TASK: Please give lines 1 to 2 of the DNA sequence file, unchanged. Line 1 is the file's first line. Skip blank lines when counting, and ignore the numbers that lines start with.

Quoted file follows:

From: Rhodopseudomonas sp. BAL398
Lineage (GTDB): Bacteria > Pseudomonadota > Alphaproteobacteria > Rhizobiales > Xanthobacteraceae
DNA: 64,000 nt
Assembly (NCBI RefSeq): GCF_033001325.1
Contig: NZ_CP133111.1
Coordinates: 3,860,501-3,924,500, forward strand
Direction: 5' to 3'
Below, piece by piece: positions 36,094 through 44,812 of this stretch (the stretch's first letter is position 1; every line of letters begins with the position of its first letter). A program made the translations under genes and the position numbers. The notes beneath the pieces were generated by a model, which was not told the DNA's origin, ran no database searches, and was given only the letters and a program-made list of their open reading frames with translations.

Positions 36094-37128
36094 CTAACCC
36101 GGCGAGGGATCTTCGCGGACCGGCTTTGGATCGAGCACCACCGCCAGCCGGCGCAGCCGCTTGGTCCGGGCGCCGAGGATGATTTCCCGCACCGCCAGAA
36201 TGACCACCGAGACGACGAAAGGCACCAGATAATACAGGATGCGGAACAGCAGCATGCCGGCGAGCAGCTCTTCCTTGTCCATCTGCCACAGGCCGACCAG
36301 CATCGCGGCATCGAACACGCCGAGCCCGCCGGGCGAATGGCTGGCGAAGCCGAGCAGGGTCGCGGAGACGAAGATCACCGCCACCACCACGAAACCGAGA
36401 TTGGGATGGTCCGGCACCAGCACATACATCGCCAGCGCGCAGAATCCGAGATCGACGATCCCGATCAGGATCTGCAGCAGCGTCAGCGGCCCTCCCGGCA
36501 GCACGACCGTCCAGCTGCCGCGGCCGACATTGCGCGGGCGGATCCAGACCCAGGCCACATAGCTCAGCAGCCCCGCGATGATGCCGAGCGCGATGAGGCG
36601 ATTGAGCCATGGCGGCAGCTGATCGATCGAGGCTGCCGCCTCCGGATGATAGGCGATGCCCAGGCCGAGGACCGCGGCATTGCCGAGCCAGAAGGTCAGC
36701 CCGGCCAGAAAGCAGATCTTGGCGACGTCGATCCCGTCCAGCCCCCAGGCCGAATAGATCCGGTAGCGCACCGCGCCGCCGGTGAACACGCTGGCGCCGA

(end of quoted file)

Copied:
From: Rhodopseudomonas sp. BAL398
Lineage (GTDB): Bacteria > Pseudomonadota > Alphaproteobacteria > Rhizobiales > Xanthobacteraceae